Children's minister Katherine Zappone warned the collaborative forum on mother and baby homes against leaking its final report saying it would "damage" its work and "undermine its integrity".
Ms Zappone published the recommendations of the forum - which had worked on its report for almost a year - last month but caused huge anger amongst members by refusing to publish the report in full.
The Collaborative Forum was a key part of Ms Zappone's commitment to "transitional justice" on the issue of Mother and Baby Homes and was announced as a separate and independent mechanism from the Mother and Baby Homes Commission.
The Irish Examiner has obtained a draft note of a meeting between Ms Zappone and forum members on April 3. At the meeting, she was asked to explain the Government's decision not to publish the report in full and was asked why was "the independence and freedom of speech of the Forum being curtailed"?
Ms Zappone said the report could not be published "due to serious legal issues" raised by the Attorney General. However, she said she could not share the legal advice due to "legal privilege".
Forum members were told that the legal advice said the form report could encroach on the work of the Commission and that sections of the report "could be interpreted as defamatory".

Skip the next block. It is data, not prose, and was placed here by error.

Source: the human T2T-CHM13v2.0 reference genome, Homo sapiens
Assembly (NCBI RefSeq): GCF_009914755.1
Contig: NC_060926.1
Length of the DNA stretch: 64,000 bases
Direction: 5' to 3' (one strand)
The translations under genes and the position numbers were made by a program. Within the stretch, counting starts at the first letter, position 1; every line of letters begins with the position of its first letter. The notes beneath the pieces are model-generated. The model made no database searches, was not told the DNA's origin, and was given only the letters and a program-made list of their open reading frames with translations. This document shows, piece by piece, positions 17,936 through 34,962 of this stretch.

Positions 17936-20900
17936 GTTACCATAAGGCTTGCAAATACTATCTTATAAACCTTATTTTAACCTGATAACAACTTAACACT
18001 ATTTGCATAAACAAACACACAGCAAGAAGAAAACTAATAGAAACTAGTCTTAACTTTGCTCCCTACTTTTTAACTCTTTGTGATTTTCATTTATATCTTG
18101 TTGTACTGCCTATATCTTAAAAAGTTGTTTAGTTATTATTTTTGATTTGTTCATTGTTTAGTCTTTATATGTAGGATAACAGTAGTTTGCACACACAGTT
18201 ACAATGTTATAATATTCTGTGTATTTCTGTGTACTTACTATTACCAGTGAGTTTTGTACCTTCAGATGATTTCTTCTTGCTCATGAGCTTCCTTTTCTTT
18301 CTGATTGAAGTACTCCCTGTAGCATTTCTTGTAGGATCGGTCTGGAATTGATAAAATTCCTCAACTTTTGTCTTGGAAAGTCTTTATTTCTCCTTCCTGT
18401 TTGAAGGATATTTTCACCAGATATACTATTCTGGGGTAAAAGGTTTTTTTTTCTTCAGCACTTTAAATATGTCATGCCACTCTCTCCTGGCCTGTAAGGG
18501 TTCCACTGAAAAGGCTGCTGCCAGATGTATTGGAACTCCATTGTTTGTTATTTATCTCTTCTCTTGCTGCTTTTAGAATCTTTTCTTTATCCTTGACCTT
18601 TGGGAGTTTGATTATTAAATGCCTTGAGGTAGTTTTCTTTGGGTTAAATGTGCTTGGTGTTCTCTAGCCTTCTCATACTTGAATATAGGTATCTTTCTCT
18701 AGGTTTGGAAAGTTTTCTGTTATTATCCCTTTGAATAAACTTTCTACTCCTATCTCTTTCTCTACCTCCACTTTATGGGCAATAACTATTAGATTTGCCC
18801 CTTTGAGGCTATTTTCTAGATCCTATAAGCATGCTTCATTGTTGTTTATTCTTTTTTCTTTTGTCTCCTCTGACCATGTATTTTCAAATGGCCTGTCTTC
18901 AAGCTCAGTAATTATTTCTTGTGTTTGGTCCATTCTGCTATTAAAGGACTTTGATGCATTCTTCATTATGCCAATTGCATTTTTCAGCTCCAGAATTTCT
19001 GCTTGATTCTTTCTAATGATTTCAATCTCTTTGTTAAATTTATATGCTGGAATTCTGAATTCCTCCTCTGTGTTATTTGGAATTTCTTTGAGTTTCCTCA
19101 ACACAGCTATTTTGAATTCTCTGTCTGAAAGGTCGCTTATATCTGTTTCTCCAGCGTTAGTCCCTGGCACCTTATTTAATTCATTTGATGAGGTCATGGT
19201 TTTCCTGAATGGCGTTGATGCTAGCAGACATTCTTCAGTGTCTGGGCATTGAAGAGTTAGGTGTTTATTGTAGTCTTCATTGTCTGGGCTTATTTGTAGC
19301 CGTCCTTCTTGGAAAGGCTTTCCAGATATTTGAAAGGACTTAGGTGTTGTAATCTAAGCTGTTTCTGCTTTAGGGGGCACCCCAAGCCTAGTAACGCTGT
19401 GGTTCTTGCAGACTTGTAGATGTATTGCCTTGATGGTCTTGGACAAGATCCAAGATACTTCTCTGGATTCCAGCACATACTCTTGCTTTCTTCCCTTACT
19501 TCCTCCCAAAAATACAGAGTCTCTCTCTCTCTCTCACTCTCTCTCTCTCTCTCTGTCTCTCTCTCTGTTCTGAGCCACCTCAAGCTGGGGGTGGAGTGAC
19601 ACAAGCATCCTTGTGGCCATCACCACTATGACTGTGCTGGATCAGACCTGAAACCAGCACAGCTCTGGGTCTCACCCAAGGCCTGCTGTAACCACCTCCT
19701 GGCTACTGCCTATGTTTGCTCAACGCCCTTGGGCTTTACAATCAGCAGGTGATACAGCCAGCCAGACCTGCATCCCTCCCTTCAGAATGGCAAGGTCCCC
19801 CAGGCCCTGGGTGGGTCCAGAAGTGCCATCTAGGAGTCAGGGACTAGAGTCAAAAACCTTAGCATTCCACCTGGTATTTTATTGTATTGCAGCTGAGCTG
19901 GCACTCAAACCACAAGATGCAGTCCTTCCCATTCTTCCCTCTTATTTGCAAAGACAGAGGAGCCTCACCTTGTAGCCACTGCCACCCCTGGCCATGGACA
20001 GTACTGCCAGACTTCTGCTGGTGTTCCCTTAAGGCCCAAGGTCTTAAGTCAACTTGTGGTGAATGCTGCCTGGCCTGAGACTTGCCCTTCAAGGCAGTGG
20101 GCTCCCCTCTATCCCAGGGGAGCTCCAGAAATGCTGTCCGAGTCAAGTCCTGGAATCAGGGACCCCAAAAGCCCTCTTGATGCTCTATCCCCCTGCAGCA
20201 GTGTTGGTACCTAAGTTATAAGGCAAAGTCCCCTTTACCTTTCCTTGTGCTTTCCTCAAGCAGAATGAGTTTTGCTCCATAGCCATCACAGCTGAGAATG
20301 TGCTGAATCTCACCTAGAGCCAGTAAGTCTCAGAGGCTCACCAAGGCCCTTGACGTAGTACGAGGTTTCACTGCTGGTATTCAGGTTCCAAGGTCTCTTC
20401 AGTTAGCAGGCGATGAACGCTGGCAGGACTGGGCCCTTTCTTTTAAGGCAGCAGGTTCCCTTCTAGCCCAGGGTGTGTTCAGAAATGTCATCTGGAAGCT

"The Commission is a State-sponsored initiative, as is the Forum. The legal advices from the AG identify the risks from the Forum’s contextual narrative in the report encroaching on the work of the ongoing statutory Commission of Investigation.
"Furthermore, there are testimonials, criticisms and evidence offered in the report that require due process and a right of reply to those identifiable in the report before it could be considered for publication.
"Some of the testimonials, criticisms and evidence contained in the report could be interpreted as defamatory and could be subject to a legal challenge," states the note.
The note goes on to say that both Ms Zappone and forum chair Gerry Kearney "cautioned the Forum members in relation to sharing the report with third parties as it would damage the work of the Forum and potentially undermine its integrity".
The refusal to publish the report has caused deep anger among forum members, leading to the resignation of one member. Just seven of the 19 members appointed to the forum by Ms Zappone turned up to her press event announcing the recommendations.
One member told the Irish Examiner that many members feel that Ms Zappone used the forum "for a PR stunt".
Another forum member also accused Ms Zappone of "completely misrepresenting" the recommendations of the Collaborative Forum on Mother and Baby Homes by offering to amend the Adoption (Information and Tracing) Bill.
"We never asked for the Bill to be amended. We asked for it to be scrapped. It is a complete misrepresentation of what we called for. We said 'Kill the Bill'," she said.
The full report, running to almost 90 pages, is understood to be extremely critical of a number of agencies including Tusla which holds a large number of records in relation to former Mother and Baby Homes.
It also focuses particular attention on how Tusla handles information and tracing requests and requests for personal information it holds on individuals.